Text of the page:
The VCRs I have found are a Panasonic NV-FJ630 for $100 and Sharp VC-H705 for $75. If I bought the Sharp VCR would it make a different on the image quality?
The cheapest TBC I could find is $100.
I can buy a better capture card for $75 (Diamond VC500) or an AVerMedia EZMaker 7 for $65. Which is better to buy the Diamond or AVerMedia?
Would a TBC make a better difference or a new capture card?
There are ways to take shortcuts, like non-TBC JVC S-VHS deck, with ES10/15, and a good capture card. But shortcuts have side effects that must be understood or compensated for.
Which free software and profile will record the videos lossless?
+1 to everything LS told you.
If all your tapes were unusually perfect, undamaged and recorded on top-notch gear back in the day, MAYBE you'd have a slight chance of getting passable PC captures the low-end way without sinking a ton of money into it. But if you're seeing all kinds of video defects, and the tapes have been damaged-repaired, you're looking at a big fat tedious expensive annoying P-R-O-J-E-C-T (compounded, as you noted, by the difficulty finding/shipping some of the needed stuff to Aus).
The only cheapish quick-n-dirty way out that MIGHT work is tracking down a good DVD/VCR combo unit that records on both sides (DVD and VCR, not just VCR like you have now). These digitize VHS to DVD within the same unit. While these machines are almost universally loathed by the technicians who post here, they're adequate for those at the consumer level who don't want to get bogged down in a half dozen pieces of gear and software (indeed, more than a few "transfer services" do nothing more than load your tapes into such a unit). The results aren't great, and most younger people don't even know what to do with a DVD if you hand it to them anymore, but its a dead-simple workflow and usually more reliable than a bare EZcrap dongle plugged into a random PC. The resulting DVD can be ripped to your PC hard drive for editing or conversion to other formats, but of course that entails a further quality erosion and getting/learning some software. The easiest route to a PC file would be copying the dvd to your PC and using a free utility to change the dvd-specific video files to generic MPEG2 or MKV format. This doesn't degrade the quality, just makes them more compatible with non-dvd-player devices, and the files remain as large as they were on the dvd.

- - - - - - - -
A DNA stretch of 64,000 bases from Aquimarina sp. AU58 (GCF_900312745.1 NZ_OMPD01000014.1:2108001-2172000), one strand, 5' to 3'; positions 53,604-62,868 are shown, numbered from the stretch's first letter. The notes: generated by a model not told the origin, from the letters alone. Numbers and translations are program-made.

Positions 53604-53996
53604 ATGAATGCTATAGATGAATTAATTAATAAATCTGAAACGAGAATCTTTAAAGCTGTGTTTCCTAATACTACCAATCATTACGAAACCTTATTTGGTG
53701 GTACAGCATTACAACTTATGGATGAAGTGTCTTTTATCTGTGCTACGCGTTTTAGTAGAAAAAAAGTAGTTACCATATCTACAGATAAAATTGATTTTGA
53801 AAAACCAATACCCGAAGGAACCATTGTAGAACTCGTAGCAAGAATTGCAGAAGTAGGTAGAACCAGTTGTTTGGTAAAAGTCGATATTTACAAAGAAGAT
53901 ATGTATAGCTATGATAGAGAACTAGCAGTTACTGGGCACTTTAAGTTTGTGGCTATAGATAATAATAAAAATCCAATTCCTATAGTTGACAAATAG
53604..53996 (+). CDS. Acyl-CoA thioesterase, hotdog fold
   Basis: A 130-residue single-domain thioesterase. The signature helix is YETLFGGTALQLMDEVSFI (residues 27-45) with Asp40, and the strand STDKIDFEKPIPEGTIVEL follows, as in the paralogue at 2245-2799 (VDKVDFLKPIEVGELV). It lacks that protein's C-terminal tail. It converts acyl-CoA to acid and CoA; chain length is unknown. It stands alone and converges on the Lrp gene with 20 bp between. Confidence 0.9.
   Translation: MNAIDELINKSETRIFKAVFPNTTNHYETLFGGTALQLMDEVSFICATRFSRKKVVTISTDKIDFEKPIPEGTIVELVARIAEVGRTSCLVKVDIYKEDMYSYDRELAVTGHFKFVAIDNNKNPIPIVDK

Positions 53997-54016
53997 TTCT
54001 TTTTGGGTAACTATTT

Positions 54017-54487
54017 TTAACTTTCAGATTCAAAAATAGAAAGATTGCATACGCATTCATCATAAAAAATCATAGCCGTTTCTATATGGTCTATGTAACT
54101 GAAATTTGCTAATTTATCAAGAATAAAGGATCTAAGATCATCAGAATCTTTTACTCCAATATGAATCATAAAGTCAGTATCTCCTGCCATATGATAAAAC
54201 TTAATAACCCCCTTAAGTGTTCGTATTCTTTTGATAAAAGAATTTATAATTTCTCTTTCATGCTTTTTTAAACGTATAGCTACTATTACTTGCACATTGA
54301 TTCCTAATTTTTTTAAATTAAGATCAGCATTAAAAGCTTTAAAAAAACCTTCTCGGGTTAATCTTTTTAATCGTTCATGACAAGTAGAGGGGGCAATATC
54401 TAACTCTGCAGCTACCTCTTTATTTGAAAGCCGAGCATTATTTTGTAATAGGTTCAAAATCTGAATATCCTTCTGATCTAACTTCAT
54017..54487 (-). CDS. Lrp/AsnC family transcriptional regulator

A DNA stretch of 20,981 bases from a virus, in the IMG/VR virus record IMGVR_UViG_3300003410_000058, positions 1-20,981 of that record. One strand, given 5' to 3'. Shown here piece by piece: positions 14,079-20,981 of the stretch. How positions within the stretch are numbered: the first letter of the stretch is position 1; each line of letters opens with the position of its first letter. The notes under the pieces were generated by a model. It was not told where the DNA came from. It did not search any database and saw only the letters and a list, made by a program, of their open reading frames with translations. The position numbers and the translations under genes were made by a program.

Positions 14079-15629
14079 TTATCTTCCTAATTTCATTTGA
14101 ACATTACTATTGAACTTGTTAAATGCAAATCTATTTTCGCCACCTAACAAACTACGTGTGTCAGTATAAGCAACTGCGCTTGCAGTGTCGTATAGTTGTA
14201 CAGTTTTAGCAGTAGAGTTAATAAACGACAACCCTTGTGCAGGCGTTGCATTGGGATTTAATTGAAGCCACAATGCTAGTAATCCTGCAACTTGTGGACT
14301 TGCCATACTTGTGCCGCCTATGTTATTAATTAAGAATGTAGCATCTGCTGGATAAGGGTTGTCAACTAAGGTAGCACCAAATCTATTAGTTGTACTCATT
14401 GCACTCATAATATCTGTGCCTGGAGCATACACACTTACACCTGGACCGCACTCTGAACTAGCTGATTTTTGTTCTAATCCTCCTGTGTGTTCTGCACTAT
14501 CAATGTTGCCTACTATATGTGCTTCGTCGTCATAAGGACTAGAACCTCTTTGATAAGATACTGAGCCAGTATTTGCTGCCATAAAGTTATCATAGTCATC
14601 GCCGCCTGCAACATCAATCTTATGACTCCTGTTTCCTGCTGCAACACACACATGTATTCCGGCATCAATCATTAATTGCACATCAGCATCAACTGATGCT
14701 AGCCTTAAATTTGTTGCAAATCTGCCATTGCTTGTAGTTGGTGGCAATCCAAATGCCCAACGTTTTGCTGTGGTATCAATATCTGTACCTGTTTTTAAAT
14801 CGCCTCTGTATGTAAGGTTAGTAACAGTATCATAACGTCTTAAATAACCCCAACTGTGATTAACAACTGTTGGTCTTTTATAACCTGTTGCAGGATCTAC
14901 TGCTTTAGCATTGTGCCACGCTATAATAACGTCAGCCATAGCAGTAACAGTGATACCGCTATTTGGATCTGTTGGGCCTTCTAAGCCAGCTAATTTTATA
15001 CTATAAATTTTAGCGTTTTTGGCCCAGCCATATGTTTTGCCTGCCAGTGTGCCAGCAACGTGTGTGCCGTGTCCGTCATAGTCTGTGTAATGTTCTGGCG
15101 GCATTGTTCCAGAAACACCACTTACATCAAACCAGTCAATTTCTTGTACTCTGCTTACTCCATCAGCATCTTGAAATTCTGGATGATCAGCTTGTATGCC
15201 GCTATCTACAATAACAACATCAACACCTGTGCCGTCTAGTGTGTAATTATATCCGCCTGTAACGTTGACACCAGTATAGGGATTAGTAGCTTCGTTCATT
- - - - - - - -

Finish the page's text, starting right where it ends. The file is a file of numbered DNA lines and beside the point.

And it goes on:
A lot hinges on the specifics of how your VHS library shakes out. If you have a significant number that are damaged, or recorded in the very slow poor-quality EP/SLP (6-hr) speed, or are the small VHS-C camcorder tapes: forget the DVD/VCR combo recorder. You'll just end up with the tapes damaging the combo recorder or the combo damaging the tapes (or both). These types of tapes require more gear and more money to handle successfully.
Last edited by orsetto; 23rd Sep 2020 at 17:32.
I bought the Diamond VC500 from Amazon and am currently waiting for it to arrive from the USA in one month. The Panasonic DMR-ES10 mentioned is $200 including postage from the UK. Is the ES10 just a DVD recorder and or a TBC? How do the other DVD recorders that are $50 from eBay perform in your experience?
Do you know of any TBCs other than the DataVideo TBC-1000 and AVToolbox AVT-8710? These arenít available in Australia anymore. A JVC non-S-VHS with no TBC costs $600 including postage from Germany on eBay. A JVC 9600 TBC costs $836 including postage. A SIMA CopyMaster costs $150 including postage.